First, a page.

I was a sensitive child. Shy. Scared of everything. I was sexually assaulted in an elevator by an old guy when I was in the third grade, and I was so innocent I didn’t understand what actually had occurred and quickly forgot about it. I was routinely bullied. I loved imaginative literature, the music on my father’s phonograph: classical music, folk music of tragic stories and laments. Haiku in sixth grade set me on fire, and a year later, I fell in love with the sad story of Keats, the poet who died young.  But gradually I became more able to defend myself, to fight back, to laugh with friends, to fight my way up the pecking order, between feared bully at the top and bullied at the bottom, friends with both, as I became more well-rounded and acquainted with outdoor games—athletics became something I enjoyed.

I didn’t have asthma, or any health disadvantage. I was just sensitive. In high school, and even in my first year or two at college, I was extremely shy. Is acne a health problem?

When we think of writers, we usually think of the blind, the injured, the asthmatic, the wounded, the reclusive, the unfit to work or play—not the merely sensitive.

We don’t think of a writer as someone who’s good at football.

But what about someone who is sensitive and loves sports?

It’s not really on the modern radar.

Byron writing verses and swimming the Hellespont is a Romantic trope.

Hemingway was a physical guy, but he wrote unadorned prose fiction, not poetry.  Of course.

And if a writer is athletic, we accept they will soon destroy that with drugs and alcohol. Naturally.

As I slowly—in my case, very slowly—developed into maturity, I prided myself on being well-rounded, a good athlete, as well as a good poet. The balance, I thought, was a good thing.  My sensitivity was great, but was never (I thought) an end in itself—never an excuse to feel sorry for myself. If I sinned, it was in the opposite direction—I nursed a secret pride that I was good—a good poet, a good person, and a little bit better than others. And since I identified more with the great (the great dead writers who inspired my love of learning and art) than with the damned, I became, as I grew, into that inclination which is cursed in so many intellectual circles, but thrives in hidden ways, nonetheless: I became a conservative (horrors!). I loved Shakespeare because he was Shakespeare. Gossip about Shakespeare? I wasn’t interested. Not that biography did not interest me. I read about my favorites. But I knew when something was impossible to know.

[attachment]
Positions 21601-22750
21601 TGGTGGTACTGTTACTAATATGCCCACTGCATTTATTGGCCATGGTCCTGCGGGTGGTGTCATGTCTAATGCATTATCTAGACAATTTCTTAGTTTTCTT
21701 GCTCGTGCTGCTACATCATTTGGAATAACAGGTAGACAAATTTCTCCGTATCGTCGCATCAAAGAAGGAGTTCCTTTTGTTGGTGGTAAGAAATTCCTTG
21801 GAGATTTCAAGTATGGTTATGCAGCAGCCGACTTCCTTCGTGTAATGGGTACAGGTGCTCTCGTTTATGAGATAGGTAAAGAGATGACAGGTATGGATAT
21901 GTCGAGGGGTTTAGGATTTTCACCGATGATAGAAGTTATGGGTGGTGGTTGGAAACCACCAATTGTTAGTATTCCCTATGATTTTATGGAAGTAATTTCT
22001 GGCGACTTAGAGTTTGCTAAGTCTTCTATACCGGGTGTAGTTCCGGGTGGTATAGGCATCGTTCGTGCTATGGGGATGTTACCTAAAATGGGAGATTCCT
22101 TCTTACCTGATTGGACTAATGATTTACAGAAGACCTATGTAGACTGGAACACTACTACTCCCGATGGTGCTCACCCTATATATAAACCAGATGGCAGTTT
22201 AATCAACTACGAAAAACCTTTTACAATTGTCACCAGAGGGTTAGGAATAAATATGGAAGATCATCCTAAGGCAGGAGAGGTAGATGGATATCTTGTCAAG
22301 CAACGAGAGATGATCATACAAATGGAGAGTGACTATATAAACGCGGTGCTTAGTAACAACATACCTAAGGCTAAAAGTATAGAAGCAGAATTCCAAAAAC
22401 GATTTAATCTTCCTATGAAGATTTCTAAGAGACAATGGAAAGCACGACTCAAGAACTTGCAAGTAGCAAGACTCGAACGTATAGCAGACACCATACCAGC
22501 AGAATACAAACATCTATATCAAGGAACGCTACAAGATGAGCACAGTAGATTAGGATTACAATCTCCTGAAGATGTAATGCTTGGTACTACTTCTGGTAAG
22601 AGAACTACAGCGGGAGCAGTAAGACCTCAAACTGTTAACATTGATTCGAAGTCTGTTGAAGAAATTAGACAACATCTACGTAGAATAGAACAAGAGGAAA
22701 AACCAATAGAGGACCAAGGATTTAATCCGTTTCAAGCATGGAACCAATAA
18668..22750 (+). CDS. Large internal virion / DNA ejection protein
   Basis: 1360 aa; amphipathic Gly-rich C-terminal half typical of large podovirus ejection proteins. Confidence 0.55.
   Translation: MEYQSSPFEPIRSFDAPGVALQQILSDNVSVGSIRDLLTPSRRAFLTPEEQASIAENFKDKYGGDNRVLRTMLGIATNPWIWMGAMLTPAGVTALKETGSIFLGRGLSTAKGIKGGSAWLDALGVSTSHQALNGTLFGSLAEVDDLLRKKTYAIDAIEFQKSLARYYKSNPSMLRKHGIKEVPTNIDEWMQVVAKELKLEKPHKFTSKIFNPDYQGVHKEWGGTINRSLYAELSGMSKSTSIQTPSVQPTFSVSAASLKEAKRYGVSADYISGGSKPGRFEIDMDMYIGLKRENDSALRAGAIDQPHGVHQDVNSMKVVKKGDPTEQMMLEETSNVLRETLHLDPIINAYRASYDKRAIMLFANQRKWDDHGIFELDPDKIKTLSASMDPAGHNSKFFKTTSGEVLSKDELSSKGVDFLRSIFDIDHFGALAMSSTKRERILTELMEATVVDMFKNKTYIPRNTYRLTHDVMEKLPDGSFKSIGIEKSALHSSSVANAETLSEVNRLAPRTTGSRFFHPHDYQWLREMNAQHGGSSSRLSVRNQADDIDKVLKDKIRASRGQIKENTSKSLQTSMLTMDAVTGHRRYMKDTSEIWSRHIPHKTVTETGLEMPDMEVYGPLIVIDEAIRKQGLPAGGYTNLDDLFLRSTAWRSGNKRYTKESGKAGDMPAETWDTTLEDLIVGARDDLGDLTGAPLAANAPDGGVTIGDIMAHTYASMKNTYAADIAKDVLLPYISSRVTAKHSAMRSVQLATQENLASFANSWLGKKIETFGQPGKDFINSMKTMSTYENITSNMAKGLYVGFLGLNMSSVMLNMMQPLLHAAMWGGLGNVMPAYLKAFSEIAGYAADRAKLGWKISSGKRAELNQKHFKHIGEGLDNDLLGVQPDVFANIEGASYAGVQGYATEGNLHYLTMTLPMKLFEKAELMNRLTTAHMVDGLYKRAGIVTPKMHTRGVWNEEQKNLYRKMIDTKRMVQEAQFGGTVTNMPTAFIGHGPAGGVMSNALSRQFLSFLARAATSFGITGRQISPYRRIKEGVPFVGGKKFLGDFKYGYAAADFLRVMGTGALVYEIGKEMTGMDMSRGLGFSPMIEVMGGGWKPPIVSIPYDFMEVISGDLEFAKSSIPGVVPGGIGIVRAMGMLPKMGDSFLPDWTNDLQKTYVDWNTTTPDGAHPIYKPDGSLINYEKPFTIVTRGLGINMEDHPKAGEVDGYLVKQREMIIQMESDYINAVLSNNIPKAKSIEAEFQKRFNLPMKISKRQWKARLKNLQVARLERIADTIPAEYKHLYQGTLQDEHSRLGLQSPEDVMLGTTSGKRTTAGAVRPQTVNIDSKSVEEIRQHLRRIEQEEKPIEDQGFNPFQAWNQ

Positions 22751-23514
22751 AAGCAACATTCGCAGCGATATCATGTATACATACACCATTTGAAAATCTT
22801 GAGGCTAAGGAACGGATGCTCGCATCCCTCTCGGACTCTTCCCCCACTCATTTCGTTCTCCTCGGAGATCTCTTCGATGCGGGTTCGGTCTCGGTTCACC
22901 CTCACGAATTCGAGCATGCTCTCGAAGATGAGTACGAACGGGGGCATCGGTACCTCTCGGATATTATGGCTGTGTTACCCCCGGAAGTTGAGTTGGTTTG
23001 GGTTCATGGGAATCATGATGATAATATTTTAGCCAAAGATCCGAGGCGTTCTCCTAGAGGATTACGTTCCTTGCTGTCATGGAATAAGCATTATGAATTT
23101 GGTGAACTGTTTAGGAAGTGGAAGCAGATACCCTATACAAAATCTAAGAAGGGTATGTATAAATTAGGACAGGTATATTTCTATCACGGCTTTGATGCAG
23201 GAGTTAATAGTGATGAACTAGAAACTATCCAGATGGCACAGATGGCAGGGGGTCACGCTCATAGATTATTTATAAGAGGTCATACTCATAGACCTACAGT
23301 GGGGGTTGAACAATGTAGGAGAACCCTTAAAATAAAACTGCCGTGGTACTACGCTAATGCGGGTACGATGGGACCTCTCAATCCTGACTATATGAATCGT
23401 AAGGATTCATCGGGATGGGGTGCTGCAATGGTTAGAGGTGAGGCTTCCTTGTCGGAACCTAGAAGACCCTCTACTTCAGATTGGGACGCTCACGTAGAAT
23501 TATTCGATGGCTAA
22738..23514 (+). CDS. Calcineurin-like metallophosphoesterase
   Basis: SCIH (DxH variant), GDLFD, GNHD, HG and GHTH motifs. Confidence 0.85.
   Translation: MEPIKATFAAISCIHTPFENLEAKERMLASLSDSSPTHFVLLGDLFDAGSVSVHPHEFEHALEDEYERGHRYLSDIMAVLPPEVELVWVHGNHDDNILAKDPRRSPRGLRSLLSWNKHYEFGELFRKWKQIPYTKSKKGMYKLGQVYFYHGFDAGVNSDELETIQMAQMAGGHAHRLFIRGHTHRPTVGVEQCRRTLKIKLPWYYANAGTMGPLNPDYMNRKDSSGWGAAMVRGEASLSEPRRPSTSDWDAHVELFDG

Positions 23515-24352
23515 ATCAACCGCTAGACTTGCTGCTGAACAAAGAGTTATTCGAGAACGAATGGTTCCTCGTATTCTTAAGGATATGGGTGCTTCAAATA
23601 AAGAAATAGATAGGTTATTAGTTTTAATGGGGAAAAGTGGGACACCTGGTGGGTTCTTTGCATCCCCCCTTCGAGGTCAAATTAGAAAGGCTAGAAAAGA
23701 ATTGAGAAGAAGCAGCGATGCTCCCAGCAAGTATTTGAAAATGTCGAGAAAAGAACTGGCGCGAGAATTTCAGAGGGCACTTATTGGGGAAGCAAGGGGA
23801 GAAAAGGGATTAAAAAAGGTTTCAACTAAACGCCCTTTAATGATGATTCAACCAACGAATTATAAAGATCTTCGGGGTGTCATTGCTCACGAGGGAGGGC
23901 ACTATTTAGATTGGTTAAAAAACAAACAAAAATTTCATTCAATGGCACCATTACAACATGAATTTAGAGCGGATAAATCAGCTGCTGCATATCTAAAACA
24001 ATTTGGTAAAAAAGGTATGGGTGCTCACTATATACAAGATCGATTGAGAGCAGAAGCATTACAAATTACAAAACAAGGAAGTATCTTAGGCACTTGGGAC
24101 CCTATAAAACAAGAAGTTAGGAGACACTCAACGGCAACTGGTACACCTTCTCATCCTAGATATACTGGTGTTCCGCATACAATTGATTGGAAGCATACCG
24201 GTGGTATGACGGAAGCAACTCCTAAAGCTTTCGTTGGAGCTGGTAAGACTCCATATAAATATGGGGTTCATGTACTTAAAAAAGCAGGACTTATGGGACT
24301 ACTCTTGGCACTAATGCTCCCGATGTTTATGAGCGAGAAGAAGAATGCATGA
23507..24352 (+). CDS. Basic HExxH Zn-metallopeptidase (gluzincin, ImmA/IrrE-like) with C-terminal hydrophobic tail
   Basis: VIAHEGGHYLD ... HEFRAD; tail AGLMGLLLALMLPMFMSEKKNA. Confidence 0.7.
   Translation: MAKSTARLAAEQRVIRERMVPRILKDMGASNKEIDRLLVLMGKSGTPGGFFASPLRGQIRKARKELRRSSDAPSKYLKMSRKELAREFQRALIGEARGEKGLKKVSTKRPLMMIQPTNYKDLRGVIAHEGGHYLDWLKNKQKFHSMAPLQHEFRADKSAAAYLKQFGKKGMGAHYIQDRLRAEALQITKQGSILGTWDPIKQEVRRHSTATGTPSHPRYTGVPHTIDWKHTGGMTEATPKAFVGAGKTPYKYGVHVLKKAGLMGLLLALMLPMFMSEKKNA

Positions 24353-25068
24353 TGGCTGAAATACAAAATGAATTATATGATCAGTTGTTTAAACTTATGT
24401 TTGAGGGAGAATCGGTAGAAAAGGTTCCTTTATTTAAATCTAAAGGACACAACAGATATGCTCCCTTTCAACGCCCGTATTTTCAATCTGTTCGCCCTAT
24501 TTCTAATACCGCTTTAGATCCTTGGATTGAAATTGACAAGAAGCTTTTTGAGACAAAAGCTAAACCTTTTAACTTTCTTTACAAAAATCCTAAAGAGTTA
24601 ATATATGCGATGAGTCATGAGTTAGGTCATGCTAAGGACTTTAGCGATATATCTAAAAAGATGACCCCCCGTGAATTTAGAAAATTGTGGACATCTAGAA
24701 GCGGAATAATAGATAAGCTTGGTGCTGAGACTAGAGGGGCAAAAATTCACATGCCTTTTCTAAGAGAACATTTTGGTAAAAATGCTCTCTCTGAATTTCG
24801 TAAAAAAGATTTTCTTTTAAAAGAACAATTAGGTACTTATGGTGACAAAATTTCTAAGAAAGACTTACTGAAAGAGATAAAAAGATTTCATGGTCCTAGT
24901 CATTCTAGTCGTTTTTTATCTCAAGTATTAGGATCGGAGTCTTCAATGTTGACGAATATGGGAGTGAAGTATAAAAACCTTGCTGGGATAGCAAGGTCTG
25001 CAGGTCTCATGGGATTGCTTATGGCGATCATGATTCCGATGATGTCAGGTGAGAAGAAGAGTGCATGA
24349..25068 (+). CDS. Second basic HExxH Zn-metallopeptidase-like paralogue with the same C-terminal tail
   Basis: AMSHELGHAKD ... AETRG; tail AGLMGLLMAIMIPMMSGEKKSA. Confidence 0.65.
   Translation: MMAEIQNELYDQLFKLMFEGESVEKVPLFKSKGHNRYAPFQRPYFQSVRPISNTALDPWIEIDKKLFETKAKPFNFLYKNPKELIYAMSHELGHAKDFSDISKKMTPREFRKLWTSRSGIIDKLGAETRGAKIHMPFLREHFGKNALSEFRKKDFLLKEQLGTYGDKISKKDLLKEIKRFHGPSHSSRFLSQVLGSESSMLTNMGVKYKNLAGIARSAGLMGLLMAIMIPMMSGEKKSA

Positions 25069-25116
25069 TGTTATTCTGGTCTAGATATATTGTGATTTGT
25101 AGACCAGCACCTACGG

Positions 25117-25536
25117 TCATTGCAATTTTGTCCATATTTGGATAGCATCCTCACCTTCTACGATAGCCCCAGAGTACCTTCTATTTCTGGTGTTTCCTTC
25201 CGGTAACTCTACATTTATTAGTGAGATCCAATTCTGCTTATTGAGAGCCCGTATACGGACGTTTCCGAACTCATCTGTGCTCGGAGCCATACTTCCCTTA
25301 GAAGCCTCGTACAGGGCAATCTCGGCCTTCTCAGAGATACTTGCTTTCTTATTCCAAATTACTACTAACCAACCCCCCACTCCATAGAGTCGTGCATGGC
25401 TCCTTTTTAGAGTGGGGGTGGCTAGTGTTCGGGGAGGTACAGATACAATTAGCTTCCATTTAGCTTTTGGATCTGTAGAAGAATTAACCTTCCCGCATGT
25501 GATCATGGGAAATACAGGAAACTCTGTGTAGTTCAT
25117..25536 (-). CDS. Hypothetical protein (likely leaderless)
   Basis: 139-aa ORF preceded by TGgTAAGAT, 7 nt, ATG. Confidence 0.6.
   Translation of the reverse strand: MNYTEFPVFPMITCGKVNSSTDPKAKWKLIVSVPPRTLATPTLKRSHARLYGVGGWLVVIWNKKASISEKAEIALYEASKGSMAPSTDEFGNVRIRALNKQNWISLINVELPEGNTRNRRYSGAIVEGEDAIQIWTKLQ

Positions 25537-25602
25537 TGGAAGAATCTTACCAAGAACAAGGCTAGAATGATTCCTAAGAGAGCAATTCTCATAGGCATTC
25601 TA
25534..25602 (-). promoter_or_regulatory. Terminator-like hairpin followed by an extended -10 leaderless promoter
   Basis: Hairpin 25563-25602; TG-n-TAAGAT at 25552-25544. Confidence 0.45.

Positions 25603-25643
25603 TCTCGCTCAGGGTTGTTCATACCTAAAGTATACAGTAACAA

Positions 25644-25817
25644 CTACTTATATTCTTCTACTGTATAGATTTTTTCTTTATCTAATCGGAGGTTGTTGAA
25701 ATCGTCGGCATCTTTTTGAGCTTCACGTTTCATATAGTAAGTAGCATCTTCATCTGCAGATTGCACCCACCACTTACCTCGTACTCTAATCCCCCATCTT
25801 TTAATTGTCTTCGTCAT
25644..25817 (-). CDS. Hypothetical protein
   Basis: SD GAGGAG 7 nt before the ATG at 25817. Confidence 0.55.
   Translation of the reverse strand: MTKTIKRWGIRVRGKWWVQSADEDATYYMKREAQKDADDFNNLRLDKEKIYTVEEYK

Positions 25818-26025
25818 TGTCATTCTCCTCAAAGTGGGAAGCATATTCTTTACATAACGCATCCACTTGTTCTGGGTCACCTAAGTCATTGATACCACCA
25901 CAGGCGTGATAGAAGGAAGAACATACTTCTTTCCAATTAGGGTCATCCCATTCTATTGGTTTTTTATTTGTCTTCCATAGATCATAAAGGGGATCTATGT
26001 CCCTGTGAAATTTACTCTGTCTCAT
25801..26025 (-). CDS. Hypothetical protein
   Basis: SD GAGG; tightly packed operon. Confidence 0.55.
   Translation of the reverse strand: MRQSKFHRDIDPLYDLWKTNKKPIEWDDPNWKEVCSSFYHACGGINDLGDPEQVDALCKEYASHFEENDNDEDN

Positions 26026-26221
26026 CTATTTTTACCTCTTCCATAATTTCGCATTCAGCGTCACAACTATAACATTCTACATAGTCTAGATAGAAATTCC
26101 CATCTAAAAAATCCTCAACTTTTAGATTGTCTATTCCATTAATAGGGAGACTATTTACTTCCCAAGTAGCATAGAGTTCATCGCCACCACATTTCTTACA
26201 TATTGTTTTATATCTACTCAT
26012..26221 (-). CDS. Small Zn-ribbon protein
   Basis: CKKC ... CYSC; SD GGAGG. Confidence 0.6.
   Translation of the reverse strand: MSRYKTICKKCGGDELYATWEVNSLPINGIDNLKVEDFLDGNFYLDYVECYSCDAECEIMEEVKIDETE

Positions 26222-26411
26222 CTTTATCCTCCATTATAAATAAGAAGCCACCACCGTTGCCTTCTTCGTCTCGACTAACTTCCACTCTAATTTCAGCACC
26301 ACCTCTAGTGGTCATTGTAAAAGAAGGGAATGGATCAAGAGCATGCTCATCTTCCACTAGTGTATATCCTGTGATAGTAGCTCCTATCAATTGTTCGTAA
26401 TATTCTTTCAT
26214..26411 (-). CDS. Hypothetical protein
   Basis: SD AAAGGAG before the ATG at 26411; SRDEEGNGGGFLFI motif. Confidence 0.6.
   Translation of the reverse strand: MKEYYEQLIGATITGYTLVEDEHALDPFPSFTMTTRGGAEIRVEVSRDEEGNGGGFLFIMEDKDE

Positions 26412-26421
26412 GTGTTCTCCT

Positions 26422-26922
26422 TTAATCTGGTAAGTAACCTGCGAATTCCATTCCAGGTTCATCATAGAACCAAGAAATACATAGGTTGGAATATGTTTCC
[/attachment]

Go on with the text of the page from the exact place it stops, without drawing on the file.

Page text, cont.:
The same wisdom which currently says gender doesn’t exist except as a social construct, also say it is written in stone whether one prefers to cuddle in bed with a slender, attractive man or a slender attractive woman. Sexuality has never been so fluid on the one hand, and rigidly hyper-sensitive, on the other, as it is today. And the paradox makes sense to me, when I think about it: the more fluid, the more rigid. Sure, why not? The paradox, after all, is the atom of the universe.

Even though I’m a dully heterosexual dude, I’m more sensitive than anyone I know. Probably because I’m a romantic.

We usually think of excessive sensitivity as the path, if not to genius, then at least to beautiful aesthetic accomplishment, or at the very least, romantic love.

I hope the reader will pardon me as I indulge in using myself as the important example—the social science of self-study is often the best—everything, without secrets, is right there.

I’m sure my sensitivity was the basis of my becoming a poet.

Today, the sensitive poet no longer exists.

Why is it different now?

Because politics has replaced sensitivity.

Oppression creates victims—and sensitivity becomes the default setting of the political victim, or the ‘identity politics’ victim.  The sensitivity is turned into means for a political end.

Proust, ambiguous and civil, gets a political agenda.

Wilde, aesthete, grinds at the Marxist wheel.

I’m not here to question the validity of the politics.  That’s not the point.  I’m looking at something which I think is more important, even if maddeningly vague.

What happens when all we mean by ‘sensitive,’ whether it be the path, the wound, or the sorrow, no longer leads the writer downward into themselves, but always upward into the dead-certain, political agenda?

For isn’t it downward, into the imaginative valley, after long study and reflection, from which the great harvest, the great work of literature, emerges?

The sensitive soul, because of today’s ubiquitous political climate, is now “rescued,” steered into self-pity, and subsequently, sooner than later, naturally surrenders to the political cure: a confident ranting pride destroying the very sensitivity which was so important in the first place.

The whole enterprise becomes self-defeating, even as vestiges of sensitivity remain; the poet—truly sensitive because unconsciously sensitive—disappears, and is replaced by the self-aggrandizing organizer, who may have some worth, but is nothing like the soul who writes in beauty, and travels far afield to find the deeper truth.



She paints, and when she paints

I love her more.

She paints her face so beautifully

That art critics who enter by the back door

Know all at once what painting and poetry is for.

They sadly recognize that when you say

“I love you” it could be on the very day